This cat didn't freak out when a black bear approached her. It was his mistake to come so close! - Most Exciting Planet

This cat didn’t freak out when a black bear approached her. It was his mistake to come so close!

What would you do if you spotted a group of black bears in your backyard? I would definitely freak out. But not this cat. She’s been sitting peacefully, minding her own business, when one of the bears approached. The bear started sniffing the cat, and got too close. As soon as his nose has touched her back, she showed him who’s the boss in that yard. Cats can be jerks, but sometimes we can benefit from it. I would like a yard-guarding cat like this one. Please, LIKE and SHARE.

Bears usually stay away from humans, unless they find a smelly source of food. To avoid a bear encounter during a hike, stay in groups. A bunch of people is usually noisier and more intimidating to bears. Never leave food, trash, dirty dishes or other scented products inside your tent. During the day, keep all your food secured in your cooler or car. Wash the dishes at least 100 feet away from the campground.
If you do come across a bear, talk to him calmly, to let the animal realize you are a human and not a prey animal. Remain still. It may come closer or stand on its hind legs to get a better look or smell. A standing bear is usually curious, not threatening. However, be extremely cautious with a female with cubs. Most bears do not want to attack you, they just want to be left alone. Bears may charge and then go away, they may also react defensively by yawning, salivating, growling, snapping their jaws. A scream or sudden movement may trigger an attack. Never imitate bear sounds or make a high-pitched squeal. Keep talking in lower voice to the animal, while moving away slowly and sideways. Do NOT run, bears are fast both uphill and down. If the bear follows, stop and hold your ground. Don’t try to climb a tree; both grizzlies and black bears can climb trees.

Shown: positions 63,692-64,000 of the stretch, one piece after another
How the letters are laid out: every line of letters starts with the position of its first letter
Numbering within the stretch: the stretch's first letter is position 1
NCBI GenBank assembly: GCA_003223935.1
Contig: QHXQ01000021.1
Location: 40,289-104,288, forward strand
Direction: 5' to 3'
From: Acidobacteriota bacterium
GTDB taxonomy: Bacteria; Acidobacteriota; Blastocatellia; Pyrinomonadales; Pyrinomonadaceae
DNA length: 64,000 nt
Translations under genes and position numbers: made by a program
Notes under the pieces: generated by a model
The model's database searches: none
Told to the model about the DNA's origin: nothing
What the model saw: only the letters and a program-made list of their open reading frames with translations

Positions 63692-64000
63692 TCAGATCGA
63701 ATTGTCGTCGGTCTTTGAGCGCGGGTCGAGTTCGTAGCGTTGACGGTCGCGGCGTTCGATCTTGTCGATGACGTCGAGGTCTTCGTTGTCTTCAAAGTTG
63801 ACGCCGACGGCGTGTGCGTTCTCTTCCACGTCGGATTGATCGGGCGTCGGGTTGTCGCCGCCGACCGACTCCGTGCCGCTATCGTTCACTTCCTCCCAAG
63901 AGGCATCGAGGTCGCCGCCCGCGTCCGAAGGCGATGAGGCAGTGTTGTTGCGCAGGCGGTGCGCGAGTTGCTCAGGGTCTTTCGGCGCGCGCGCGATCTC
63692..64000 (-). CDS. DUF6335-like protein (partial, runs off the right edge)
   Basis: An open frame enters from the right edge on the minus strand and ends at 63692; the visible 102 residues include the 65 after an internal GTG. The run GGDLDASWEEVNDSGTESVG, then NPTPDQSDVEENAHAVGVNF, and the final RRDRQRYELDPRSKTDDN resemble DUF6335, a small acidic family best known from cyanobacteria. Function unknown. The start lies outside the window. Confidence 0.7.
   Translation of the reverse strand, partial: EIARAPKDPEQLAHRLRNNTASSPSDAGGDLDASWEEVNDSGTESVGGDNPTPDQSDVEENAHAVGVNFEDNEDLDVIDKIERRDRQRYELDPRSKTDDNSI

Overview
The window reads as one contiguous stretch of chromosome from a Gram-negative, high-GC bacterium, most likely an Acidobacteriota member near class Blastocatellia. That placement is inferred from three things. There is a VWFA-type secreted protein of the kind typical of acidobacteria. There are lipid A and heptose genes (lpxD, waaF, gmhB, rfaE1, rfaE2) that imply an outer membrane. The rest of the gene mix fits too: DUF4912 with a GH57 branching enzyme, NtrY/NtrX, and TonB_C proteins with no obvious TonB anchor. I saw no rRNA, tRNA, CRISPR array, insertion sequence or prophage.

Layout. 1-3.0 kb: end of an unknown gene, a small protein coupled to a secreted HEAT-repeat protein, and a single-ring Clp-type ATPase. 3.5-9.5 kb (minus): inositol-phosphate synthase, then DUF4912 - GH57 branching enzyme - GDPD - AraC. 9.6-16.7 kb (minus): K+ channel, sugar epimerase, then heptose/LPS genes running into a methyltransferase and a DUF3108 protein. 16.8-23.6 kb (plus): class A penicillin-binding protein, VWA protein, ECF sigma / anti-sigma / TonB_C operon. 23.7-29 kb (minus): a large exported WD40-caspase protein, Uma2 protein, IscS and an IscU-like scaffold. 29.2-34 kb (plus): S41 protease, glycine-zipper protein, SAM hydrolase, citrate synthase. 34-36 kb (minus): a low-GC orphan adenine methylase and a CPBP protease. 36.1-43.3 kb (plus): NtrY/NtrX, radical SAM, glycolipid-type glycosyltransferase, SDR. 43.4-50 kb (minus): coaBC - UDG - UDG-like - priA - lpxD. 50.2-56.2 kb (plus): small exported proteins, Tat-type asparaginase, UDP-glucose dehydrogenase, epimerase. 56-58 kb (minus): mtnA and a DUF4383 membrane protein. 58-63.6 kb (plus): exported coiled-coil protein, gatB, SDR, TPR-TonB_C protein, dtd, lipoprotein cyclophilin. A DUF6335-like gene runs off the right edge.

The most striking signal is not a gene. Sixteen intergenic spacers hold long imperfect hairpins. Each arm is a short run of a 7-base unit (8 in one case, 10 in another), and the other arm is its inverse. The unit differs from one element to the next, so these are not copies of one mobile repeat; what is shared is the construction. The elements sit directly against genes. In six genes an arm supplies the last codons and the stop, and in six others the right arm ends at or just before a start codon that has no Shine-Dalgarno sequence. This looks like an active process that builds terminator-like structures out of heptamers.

Sources:

https://www.nps.gov/subjects/bears/safety.htm